Sunday, December 17, 2006

"Sorry about your weight. . ."

I have noticed a trend at the drive-thru windows. (Yes, I know it's terrible to eat fast food. Thank you for noticing. I won't bother to explain my reasons for it - it's nobody's business anyway.) Whenever I have to wait for more than 30 seconds either at the speaker box or the window itself, the next words I hear are, "Sorry about your wait."

This sounds like something else to me. Maybe I'm being over-sensitive about my obesity. But one day I got to the window, where a lady who outweighed me by, oh, at least 75 pounds, said, "Sorry about your wait," and I thought - Thank You, Lord, for keeping my mouth shut - Sorry about your weight too.

It's ironic to me that fast food chains say something that could be misinterpreted to mean we're sorry we made you fat. It's not just one chain. I've heard this same phrase at Sonic, Krystal, Wendy's, & Taco Bell. Others may say it too, I just haven't been to any others lately.

While fast food chains aren't the only reason we have such an epidemic of obesity in this country (they're not holding guns to our heads to MAKE us eat the food), I do believe most of us are completely misled about fast food. We think they're out to provide a lot of food for little money. Well, who do we think is going to benefit? The customers? We're paying for those million dollar commercial spots. I could go on and on. As for just part of the health issue, I found this tidbit on a site called TreeLight. Now I don't necessarily agree with the worldview of this site - I haven't had time to read it all - but I do find the facts about foods to be very interesting.

"For commercial deep frying, though, butter is prohibitively expensive. Things were better when foods were fried in beef tallow and coconut oil, because they had a lot of flavor and the saturated fats aren't harmed by the heat. But all that saturated fat sounds bad, so restaurants switched to partially hydrogenated vegetable oils. One "healthy" Mexican restaurant even advertised that they fried in vegetable oil. That would be somewhat better than partially hydrogenated oil -- assuming that they weren't using partially hydrogenated vegetable oil in the first place -- but subjecting the unsaturated fatty acids contained in a vegetable oil to the high heat of a deep frying vat is deadly, especially when the oil is used and reused all day long. The result would be the same kind of trans fats that you get in the hydrogenation process!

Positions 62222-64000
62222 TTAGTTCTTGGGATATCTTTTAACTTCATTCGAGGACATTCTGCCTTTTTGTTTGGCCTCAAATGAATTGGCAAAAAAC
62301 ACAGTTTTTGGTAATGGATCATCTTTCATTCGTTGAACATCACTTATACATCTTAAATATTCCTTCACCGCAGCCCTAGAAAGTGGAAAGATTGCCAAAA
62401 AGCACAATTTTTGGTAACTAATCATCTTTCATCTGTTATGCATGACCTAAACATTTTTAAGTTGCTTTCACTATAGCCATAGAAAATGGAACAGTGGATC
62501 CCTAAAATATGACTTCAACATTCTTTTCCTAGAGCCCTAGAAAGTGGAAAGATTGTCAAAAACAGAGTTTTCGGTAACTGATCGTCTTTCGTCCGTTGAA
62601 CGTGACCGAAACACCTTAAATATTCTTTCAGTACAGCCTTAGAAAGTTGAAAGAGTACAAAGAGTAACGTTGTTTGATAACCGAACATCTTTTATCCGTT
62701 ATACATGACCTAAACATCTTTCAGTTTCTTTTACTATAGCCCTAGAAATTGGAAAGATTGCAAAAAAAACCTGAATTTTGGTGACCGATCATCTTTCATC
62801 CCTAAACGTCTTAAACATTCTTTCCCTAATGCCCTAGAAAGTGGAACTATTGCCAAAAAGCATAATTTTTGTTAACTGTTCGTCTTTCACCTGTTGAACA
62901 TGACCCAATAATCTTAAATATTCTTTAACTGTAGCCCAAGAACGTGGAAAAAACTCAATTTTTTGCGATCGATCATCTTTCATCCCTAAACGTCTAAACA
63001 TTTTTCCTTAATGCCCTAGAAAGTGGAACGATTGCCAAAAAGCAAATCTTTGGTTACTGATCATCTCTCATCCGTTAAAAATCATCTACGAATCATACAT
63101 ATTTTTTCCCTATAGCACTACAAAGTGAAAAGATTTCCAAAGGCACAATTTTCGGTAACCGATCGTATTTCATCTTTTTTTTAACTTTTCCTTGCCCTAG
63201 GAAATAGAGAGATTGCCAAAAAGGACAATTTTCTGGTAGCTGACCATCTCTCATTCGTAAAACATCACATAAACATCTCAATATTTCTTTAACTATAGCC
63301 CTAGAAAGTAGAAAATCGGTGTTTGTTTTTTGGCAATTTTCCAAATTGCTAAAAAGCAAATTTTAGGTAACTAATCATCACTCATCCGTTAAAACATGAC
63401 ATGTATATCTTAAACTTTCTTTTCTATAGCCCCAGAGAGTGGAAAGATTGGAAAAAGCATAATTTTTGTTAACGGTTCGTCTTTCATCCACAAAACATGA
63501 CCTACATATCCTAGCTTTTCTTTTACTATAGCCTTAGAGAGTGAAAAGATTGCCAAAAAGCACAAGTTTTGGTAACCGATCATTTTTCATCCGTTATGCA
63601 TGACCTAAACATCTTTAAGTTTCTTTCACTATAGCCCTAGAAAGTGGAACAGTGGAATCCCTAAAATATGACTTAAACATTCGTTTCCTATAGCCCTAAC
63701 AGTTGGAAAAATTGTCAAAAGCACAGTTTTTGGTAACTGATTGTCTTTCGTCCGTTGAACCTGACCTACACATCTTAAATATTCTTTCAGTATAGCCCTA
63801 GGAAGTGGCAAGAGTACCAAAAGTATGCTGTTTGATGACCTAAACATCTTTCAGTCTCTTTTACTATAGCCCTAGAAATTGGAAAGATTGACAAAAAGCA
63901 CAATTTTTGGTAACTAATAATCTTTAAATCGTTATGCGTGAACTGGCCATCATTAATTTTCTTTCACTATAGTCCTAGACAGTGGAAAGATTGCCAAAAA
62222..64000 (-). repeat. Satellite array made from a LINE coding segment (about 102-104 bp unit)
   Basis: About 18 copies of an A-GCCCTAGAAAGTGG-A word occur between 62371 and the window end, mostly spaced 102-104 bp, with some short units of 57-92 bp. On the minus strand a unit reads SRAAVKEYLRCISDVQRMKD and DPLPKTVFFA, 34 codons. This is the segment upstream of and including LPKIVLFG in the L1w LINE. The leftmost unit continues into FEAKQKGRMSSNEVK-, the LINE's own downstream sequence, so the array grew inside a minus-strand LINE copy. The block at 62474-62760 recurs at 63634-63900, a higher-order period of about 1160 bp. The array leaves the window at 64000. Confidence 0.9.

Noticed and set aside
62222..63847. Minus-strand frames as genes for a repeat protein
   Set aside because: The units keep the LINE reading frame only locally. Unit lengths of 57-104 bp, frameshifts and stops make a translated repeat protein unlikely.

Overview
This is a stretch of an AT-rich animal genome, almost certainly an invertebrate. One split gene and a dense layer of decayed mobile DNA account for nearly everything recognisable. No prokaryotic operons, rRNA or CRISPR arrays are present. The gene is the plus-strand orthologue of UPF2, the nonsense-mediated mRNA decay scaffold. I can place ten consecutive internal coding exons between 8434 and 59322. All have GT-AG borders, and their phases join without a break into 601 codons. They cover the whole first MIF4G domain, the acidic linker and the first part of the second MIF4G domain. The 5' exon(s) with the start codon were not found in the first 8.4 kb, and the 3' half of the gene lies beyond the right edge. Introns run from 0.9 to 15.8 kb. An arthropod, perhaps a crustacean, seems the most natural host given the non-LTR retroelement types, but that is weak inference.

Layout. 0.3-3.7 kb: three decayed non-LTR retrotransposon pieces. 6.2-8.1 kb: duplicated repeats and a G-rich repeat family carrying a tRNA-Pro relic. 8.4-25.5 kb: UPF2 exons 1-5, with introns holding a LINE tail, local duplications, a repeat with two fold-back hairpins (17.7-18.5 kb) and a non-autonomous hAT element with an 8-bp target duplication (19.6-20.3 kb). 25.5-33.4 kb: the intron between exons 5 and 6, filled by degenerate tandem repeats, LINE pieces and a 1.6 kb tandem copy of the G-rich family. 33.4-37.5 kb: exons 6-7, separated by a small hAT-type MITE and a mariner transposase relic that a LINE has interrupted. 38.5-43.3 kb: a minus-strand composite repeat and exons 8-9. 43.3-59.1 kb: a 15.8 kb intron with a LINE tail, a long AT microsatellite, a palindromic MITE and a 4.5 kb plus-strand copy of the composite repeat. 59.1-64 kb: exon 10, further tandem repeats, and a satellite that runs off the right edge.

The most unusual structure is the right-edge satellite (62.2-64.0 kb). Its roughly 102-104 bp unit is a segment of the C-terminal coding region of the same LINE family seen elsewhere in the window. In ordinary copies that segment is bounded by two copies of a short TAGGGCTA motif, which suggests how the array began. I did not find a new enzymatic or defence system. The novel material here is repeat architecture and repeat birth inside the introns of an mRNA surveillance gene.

But the absolute worst commercial frying is done by the fast-food chains, who almost uniformly do their deep frying in cheap, deadly partially hydrogenated oil. Any fats that escaped being transmogrified in the hydrogenation process are now subjected to the deep frying process. It's a miracle that any of the unsaturated fats escape being transmogrified, if any of them do."

TreeLight has information like the definition of words like "transmogrification." I don't know how to explain that word. It just sounds terrible to me.

So, I'm not going to lie. I do occasionally eat fast food. I admit to trying the Cheesecake Bites at Sonic. Rachel loves them, & wanted me to try them too. Not such a good idea, but I did it. They taste good, unfortunately for me. I also have a Krystal Kraving once in awhile, & if I happen to be on that side of town when this happens, I stop. There's a Wendy's right down the road from us, and they do have SOME real food like salads & potatoes. As does Taco Bell, though I'm a little nervous about eating there right now.

The kids & Randy think I'm strange for even trying to beat the system. I'm not trying to put fast food chains out of business. I'm just trying to eat what's good for my body. I figure I spent 39 years eating too much refined sugar, partially hydrogenated vegetable oil and refined flour. I didn't know that the sugar and flour made me crave more sugar & flour. I didn't know that the bad fats were keeping me from getting the essential fatty acids that are, well, essential to nutrition. I didn't know that those things would keep me hungry for the real nutrition my body needed. That's the reason I'm 75 pounds overweight and Type II diabetic. I don't blame my parents. They ate it too. My mom had breast cancer at 45. My dad's brothers and my mom's brother all had heart disease by the age of 55. My grandfather's 78 & hasn't been in the hospital but once, and that in the last year. His heart was in good shape until about 5 years ago when he started developing hypertension & eventually congestive heart failure.

If a woman gets breast cancer & starts trying to raise money for cancer research, people don't think that's strange. If someone is injured in an accident & their friends & family join MADD or raise money for the Brain Injury Foundation, people think that's a natural thing. So why is it strange for me to study nutrition & try to change my diet & enlighten others about the information I've learned? I don't think it's strange at all.

Unlike some people, I don't really try to force my knowledge on other people like my family. I find that a gradual process is forceful enough for my picky eaters. I prefer to try my new plan myself, then if I get healthier from it, I have proof my way works, & then can help others. Right now I'm just waiting for the new plan to work on the outside of me. The inside - well, I already feel a lot better. So far this fall, both my kids & several of my co-workers have been sick. I haven't. I have had a symptom or two to visit me, like a slightly sore throat or ear or stuffy nose, but I got over them before they brought me down. The kids have missed school & sounded terrible.

Well, I need to go do something about my wait.

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